On Saturday, Feb. 24, the Henry Cluster STEMM Foundation partnered with David Ege, the branch manager of the San Carlos Library and the Friends of the San Carlos Library, to host the first “Robotics Showcase Extravaganza!” in the library’s lower parking lot. Patrick Henry, Pershing Middle School, Dailard Elementary and Cajon Park Middle School from Santee participated in the day-long event. The event was a tremendous success.
Our community appears to be on cruise control on several matters. We won’t see any construction at the ColRich site for a few months, the comment period on the SDSU master plan update has passed, and Rachel Gregg from SDSU has assured us SDSU has no interest in Adobe Falls development as they are concentrating 100 percent on the Qualcomm site for expansion of the university.
The Del Cerro Action Council (DCAC) met in January. Police Community Relations Officer John Steffen reported that while there were no violent crimes recently reported in Del Cerro, there were two burglaries and six car citations. On April 28, there will be a prescription drug takeback at the Eastern Division Police Station at 9225 Aero Drive. SDSU police lieutenant Rob Broussard reported that there were 28 service calls in January to Adobe Falls and 49 security checks during peak hiking times.
Muck Rack makes it simple to find people, tweets, or articles that mention any name, keyword, company, hashtag etc. We've compiled this guide to help you make the most of your search.
Selecting a term
Start searching tweets, articles from media outlets, articles mentioned in tweets, journalists'
names, titles and bios with some suggested searches:
Companies or Topics (e.g. iPhone, Microsoft)
Phrases (e.g. "cloud computing") — use quotes to keep the terms together
Twitter handles (e.g. @username) — returns those who have mentioned or replied to
Names (e.g. "David Pogue")
Hashtags (e.g. #sxsw, #london2012)
Bio details (e.g. vegan, Olympics, father)
Muck Rack's Advanced Search allows for many boolean operators.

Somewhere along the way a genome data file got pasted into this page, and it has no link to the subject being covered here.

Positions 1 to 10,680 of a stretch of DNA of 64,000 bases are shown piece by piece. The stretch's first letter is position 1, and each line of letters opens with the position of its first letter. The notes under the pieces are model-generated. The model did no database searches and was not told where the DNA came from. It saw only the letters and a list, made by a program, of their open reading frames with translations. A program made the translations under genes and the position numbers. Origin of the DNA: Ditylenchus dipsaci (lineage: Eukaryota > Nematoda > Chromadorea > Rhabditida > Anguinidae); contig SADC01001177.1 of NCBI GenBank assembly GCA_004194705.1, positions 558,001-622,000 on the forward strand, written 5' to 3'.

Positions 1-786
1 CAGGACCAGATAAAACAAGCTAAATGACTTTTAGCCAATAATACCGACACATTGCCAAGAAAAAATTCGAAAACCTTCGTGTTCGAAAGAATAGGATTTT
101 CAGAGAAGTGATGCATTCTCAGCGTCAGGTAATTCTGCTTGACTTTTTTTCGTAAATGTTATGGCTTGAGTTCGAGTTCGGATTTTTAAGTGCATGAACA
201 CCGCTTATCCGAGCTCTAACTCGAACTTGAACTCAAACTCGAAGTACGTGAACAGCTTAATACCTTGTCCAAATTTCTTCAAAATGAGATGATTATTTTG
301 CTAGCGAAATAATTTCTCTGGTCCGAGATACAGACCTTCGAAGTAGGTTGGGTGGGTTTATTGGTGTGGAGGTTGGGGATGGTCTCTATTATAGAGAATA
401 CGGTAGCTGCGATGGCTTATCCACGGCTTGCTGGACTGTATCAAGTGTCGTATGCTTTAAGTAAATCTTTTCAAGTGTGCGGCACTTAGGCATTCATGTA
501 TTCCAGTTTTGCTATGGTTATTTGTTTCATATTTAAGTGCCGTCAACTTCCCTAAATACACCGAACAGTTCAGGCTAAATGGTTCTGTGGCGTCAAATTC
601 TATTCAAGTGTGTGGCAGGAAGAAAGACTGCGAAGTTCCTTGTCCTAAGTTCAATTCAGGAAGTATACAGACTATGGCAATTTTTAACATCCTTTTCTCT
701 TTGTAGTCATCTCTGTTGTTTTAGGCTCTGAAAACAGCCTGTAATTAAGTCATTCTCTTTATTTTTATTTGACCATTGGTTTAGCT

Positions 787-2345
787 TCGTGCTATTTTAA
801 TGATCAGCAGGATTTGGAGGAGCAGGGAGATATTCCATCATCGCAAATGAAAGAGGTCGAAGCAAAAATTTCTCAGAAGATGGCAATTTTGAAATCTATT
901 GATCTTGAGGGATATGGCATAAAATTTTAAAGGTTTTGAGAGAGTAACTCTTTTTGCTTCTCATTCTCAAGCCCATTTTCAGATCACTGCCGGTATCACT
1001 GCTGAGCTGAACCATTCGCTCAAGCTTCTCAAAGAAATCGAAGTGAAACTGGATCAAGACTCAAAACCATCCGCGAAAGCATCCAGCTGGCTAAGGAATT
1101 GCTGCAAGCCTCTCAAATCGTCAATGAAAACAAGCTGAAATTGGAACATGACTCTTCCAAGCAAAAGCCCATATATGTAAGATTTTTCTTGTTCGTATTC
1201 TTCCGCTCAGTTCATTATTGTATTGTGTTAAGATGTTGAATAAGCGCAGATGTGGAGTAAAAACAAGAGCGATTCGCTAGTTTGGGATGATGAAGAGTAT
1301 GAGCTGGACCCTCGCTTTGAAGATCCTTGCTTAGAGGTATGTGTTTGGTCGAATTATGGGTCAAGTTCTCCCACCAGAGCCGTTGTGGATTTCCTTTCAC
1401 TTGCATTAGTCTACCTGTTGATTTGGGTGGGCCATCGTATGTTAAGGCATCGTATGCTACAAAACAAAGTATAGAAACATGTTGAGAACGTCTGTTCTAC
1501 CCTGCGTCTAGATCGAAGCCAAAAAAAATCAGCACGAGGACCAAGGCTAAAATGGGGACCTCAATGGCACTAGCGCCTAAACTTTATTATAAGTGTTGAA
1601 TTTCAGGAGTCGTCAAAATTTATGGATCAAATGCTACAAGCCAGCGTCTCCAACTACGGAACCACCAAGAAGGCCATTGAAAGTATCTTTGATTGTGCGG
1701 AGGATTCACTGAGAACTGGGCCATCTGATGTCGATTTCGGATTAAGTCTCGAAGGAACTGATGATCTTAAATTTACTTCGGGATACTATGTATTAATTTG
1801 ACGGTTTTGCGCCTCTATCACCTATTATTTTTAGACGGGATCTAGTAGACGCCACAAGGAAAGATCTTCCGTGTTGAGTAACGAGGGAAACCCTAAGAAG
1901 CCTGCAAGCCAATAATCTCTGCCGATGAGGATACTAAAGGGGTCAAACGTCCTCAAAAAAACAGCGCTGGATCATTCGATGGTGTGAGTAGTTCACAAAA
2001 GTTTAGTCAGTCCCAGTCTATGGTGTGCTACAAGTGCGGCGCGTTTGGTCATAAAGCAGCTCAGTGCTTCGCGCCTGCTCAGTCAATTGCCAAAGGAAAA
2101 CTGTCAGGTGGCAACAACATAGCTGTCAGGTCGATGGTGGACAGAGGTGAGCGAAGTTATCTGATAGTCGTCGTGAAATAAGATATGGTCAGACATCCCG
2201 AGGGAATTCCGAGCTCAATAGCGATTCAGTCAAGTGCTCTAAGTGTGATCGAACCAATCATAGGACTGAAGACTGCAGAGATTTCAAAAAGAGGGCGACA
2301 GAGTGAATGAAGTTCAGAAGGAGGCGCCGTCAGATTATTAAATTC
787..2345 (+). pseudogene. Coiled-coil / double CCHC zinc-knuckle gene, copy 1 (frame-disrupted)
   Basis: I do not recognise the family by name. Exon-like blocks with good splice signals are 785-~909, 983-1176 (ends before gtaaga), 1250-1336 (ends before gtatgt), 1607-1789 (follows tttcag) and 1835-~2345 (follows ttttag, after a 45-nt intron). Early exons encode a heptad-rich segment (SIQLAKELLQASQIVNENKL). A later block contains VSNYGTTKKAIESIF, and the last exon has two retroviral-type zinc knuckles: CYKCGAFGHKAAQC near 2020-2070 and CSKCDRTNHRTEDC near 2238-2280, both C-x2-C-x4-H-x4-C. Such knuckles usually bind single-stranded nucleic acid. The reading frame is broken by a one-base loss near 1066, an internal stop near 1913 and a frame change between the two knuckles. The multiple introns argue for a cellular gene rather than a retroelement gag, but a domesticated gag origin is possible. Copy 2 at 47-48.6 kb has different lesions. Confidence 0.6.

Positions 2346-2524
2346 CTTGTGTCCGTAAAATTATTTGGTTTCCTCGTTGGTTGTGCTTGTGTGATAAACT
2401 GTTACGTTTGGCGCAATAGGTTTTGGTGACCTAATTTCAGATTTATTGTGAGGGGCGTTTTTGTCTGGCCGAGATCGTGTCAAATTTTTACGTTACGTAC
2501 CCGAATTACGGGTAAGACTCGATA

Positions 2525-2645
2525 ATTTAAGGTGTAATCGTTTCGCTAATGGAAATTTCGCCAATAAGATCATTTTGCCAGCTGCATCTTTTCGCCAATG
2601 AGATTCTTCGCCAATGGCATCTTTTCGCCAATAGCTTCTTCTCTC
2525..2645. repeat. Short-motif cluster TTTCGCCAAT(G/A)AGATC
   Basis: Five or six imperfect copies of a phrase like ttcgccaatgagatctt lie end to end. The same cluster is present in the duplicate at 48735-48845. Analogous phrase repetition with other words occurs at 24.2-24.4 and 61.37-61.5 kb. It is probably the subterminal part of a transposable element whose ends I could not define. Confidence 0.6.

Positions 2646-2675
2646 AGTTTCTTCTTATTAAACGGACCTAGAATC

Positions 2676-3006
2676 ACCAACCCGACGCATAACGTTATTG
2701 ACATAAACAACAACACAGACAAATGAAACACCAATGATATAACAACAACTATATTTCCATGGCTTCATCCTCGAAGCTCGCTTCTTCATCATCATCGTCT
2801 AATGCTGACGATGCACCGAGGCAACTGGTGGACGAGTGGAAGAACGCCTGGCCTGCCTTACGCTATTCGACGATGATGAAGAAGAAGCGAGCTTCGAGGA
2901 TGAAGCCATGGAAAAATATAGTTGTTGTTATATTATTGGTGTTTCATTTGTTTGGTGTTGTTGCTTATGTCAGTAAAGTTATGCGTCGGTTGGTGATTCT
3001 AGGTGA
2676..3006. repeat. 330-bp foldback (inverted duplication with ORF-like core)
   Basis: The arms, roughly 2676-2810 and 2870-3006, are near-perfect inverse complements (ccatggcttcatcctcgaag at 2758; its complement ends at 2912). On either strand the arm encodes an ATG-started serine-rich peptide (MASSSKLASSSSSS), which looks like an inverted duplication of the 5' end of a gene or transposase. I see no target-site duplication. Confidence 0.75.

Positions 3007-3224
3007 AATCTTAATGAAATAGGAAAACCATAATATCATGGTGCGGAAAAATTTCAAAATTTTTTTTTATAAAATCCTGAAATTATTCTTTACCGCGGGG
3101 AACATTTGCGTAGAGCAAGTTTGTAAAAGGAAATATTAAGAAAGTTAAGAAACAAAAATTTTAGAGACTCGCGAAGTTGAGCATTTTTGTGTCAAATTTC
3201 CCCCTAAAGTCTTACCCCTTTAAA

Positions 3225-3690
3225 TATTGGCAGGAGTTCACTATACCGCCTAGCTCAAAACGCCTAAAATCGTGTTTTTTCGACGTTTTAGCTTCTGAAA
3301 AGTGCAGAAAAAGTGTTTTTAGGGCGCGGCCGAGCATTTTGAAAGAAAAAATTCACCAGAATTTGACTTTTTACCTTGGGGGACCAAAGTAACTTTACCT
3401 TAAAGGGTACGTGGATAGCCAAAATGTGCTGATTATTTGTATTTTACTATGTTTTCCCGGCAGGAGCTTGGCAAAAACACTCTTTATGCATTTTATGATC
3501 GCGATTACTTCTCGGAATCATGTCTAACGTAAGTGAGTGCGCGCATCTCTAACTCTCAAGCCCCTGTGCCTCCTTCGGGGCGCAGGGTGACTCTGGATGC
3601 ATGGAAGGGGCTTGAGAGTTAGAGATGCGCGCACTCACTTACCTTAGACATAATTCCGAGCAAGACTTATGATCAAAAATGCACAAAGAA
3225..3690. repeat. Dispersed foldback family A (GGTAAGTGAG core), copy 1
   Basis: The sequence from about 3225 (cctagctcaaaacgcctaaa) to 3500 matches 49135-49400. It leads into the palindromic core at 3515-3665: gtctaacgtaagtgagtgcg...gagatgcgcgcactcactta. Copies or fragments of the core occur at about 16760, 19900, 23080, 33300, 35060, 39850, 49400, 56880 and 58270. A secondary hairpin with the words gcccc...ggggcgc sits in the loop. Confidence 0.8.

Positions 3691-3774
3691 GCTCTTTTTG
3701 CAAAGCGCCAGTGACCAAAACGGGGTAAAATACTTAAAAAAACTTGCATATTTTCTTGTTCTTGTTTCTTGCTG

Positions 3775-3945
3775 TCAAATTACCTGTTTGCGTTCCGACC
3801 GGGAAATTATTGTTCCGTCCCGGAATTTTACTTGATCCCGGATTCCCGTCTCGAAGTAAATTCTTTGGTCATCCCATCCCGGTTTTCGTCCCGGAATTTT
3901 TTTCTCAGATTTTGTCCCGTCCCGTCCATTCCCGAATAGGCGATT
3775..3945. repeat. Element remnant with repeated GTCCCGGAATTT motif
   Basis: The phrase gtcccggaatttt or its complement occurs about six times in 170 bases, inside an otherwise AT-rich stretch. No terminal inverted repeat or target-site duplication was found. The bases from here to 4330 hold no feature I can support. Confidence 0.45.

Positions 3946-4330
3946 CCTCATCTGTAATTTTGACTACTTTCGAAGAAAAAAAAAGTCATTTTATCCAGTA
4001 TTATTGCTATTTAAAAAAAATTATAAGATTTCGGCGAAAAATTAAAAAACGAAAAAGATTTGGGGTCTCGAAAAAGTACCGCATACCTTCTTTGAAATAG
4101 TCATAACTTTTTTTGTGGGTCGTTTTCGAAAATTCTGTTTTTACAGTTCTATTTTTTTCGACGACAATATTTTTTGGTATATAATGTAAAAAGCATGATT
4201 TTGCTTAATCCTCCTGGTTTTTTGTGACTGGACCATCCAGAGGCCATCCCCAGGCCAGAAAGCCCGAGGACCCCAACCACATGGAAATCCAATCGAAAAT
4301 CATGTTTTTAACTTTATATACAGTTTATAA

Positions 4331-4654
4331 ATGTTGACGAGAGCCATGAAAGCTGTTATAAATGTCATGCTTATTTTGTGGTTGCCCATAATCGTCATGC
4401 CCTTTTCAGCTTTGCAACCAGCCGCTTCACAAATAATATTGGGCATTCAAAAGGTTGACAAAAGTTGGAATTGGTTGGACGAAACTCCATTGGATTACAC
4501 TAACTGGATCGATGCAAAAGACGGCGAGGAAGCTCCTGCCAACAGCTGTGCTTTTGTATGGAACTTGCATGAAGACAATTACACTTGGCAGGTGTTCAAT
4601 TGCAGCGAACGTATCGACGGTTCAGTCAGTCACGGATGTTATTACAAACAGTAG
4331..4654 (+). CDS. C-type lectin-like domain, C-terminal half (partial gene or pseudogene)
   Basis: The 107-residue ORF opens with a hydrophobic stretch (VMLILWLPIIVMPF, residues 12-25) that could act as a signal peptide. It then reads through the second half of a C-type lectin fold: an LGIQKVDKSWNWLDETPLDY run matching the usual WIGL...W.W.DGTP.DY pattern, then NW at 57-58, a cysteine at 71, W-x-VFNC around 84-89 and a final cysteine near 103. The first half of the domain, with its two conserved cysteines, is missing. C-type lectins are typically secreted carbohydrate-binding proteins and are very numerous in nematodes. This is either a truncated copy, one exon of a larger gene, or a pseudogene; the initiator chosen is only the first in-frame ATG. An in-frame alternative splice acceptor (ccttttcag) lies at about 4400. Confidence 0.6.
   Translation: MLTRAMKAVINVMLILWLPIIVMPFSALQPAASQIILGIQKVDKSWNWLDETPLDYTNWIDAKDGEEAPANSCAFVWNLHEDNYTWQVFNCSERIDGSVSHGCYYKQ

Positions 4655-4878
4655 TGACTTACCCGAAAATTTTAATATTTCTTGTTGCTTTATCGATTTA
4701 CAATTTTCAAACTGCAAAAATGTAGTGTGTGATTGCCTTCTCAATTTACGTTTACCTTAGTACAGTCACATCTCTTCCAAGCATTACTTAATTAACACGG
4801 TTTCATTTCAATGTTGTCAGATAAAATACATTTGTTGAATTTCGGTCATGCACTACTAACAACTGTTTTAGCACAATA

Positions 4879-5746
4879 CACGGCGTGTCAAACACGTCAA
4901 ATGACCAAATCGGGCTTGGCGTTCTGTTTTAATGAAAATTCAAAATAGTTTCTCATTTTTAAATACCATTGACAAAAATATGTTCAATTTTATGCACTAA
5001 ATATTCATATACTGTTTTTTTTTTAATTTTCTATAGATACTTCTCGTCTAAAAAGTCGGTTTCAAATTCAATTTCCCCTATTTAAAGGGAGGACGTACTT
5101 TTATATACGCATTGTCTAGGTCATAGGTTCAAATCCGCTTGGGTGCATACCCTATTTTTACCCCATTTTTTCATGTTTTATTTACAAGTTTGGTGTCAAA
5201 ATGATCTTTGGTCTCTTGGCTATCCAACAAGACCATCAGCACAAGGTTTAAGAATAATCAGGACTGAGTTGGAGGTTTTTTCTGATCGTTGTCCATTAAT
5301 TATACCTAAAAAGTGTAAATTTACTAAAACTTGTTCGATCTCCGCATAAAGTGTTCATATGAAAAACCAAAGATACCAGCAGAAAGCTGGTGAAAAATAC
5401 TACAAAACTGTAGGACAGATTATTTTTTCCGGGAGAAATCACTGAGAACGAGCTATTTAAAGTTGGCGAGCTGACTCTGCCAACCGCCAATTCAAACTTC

Find results that mention multiple specified terms, use AND or
+. For example, ensure each result contains both Elon Musk and Mark Zuckerberg by
searching Musk AND Zuckerberg or Musk + Zuckerberg.
Use the operators OR or , to broaden your search when you'd like either of
multiple terms to appear in results. (This is the default behavior of our search when no operators
are used). For example, results will contain either cake or cookie by searching cake OR cookie or cake,cookie
Use NOT or - to subtract results from your search. For
example, searching Disney will yield results about the Walt Disney Company as well as Walt Disney
World Resort. To exclude mentions of Disney World, search for Disney -World or Disney
When using one of these operators with a phrase, enclose it in quotation marks. For example, you can
find results about smartphones excluding Apple's iPhone 4S by searching smartphone -"iPhone
Exact case matching or punctuation
If you're searching for a brand name or keyword that relies on specific punctuation marks or capitalization, you can
find results that match your exact query by adding matchcase: before the keyword you're searching for, like matchcase:E*TRADE .
Use parentheses to separate multiple
boolean phrases. For example, to find journalists talking about having fun in Disney World or
Disneyland, search for ("disney world" OR disneyland) AND fun.
An asterisk can be used to search for any variation of a root word truncated by the asterisk. For example, searching for admin* will return results for administrator, administration, administer, administered, etc.
A near operator is an AND operator where you can control the distance between the words. You can vary the distance the near operation uses by adding a forward slash and number (between 0-99) such as strawberries NEAR/10 "whipped cream", which means the strawberries must exist within 10 words of "whipped cream".